When Rick Baker, who became a makeup artist because of films like The Wolf Man (1941), heard that this film was being made he was working on the Universal film Norbit (2007), he went into an executive's office to tell them he had to do the makeup.
Inspector Francis Abberline is based on Frederick Abberline, a Scotland Yard Inspector that investigated London's 'Jack the Ripper' murders in 1888, a case which is alluded to in the film. This fantasy version of him very much resembles the one in From Hell (2001).
Was at first slated to hit cinemas in 2007, but difficulties to find a director made this release date impossible. Then a new release date was set for February 2009, then November 2009 and then finally February 2010.
Joe Johnston signed on to make the film three weeks ahead of principal photography. This late start was one of the main reasons why he employed CGI in the werewolf transformations as there simply wasn't time to design new make-up effects.
This is Benicio Del Toro's second time playing a "wolfman". His very first feature film role was that of a "dog-faced boy" in Pee Wee Herman's Big Top Pee-wee (1988). Both films had music scored by Danny Elfman, and were slammed by critics as weaker imitations of earlier films.
One scene involving frozen corpses was shot in the village of Lacock in Wiltshire which is conserved by Britain's National Trust organization. Universal donated £5000 to the Trust in return for letting them film there.
Danny Elfman was the original composer on the film and recorded a complete score inspired by Wojciech Kilar's score for Francis Ford Coppola's Bram Stoker's Dracula (1992). His score was rejected as it did not fit the new tone of the film after several re-shoots and delays. Paul Haslinger was supposed to replace him, but Universal pulled the plug on that, and decided to re-instate Elfman's gothic score.
During a 2011 speech at the Savannah Film Festival, Ron Meyer, the President and Chief Operating Officer of Universal Studios, said that The Wolfman was one of the two worst movies that Universal had ever made; the other one he singled out was Babe: Pig in the City (1998).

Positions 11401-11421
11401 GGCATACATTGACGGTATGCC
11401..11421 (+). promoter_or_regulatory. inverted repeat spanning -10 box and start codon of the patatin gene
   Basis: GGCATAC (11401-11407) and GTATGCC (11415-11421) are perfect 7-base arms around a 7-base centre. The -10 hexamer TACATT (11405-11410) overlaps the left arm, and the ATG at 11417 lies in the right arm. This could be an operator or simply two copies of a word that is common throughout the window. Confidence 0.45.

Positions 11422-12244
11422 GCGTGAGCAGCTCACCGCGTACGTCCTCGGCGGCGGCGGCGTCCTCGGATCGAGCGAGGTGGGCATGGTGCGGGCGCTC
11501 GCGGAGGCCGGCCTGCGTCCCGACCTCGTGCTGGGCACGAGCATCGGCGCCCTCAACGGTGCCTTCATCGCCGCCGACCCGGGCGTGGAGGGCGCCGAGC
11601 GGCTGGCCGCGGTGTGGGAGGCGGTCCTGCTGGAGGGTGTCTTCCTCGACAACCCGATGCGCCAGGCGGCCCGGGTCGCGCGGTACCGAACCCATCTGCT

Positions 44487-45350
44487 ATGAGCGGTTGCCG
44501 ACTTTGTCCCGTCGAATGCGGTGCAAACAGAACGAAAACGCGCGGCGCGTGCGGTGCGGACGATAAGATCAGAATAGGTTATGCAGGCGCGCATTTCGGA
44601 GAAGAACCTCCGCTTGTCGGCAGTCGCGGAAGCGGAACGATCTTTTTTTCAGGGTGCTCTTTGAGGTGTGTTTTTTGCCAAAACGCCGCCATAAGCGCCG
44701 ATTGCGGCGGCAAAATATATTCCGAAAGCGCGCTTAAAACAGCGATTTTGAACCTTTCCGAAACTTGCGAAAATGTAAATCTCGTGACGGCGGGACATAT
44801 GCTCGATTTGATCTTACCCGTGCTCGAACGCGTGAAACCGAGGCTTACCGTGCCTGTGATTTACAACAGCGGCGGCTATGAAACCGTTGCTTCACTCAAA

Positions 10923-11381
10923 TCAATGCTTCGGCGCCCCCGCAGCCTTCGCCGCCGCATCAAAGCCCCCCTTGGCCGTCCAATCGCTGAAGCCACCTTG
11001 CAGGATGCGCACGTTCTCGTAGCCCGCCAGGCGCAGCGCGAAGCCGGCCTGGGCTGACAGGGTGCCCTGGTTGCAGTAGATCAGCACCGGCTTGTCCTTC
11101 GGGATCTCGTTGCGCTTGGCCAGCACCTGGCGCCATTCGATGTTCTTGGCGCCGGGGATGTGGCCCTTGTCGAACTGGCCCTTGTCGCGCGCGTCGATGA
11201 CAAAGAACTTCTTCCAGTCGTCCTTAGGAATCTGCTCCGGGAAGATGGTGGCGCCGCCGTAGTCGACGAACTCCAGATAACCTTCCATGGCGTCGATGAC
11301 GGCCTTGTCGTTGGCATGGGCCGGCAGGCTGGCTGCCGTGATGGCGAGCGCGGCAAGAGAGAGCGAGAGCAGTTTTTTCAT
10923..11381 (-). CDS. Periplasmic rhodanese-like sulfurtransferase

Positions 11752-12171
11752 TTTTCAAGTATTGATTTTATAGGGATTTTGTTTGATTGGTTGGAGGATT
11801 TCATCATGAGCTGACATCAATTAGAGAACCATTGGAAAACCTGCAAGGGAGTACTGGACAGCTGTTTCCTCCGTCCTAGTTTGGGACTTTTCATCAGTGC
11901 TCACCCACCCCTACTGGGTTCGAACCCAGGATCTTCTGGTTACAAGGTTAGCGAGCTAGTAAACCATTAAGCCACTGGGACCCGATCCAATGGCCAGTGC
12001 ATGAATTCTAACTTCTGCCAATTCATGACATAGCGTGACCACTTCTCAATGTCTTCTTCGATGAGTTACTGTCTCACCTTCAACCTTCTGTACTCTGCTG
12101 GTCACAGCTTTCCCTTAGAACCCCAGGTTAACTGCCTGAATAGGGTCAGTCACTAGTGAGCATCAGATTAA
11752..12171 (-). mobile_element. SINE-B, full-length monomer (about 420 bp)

Early in pre-production, Canadian theatre actor Mason Shumaker was considered for the role of Lawrence Talbot/Wolfman. However, director Joe Johnston eventually thought that Shumaker was too young for the part, and the studio wanted to go with a more bankable name.
Benicio Del Toro, Anthony Hopkins, and Hugo Weaving are all part of the Marvel Cinematic Universe. Del Toro plays The Collector in Guardians of the Galaxy (2014), Hopkins plays Odin in Thor (2011) and Thor: The Dark World (2013), and Weaving plays Johann Shmidt/Red Skull in Captain America: The First Avenger (2011).
Max von Sydow: Seen only in the director's cut in an uncredited cameo, he plays a character who says he purchased the silver-headed cane at Gevaudan "lifetimes ago". Gevaudan (a French county now renamed Lozere) was famous for a series of attacks on humans in the 1760s, attributed to a werewolf-like "Beast of Gevaudan," elaborated on in Brotherhood of the Wolf (2001).
The only makeup effect that Rick Baker did not have anything to do with was the feral mountain boy who bites Sir John. The reason for this is because he felt it was a mistake to show it the way seen in the film. Roz Abery designed that makeup.
Two other endings were filmed but not used. In one Lawrence bites Gwen on the neck before she shoots him with the silver bullet. She looks up and stares at the moon as he dies. In the other ending Gwen does not manage to shoot Lawrence before she dies from his attack and he stands up and stares directly at the camera and growls. Ultimately the decision was made to have Gwen shoot Lawrence and escape unharmed.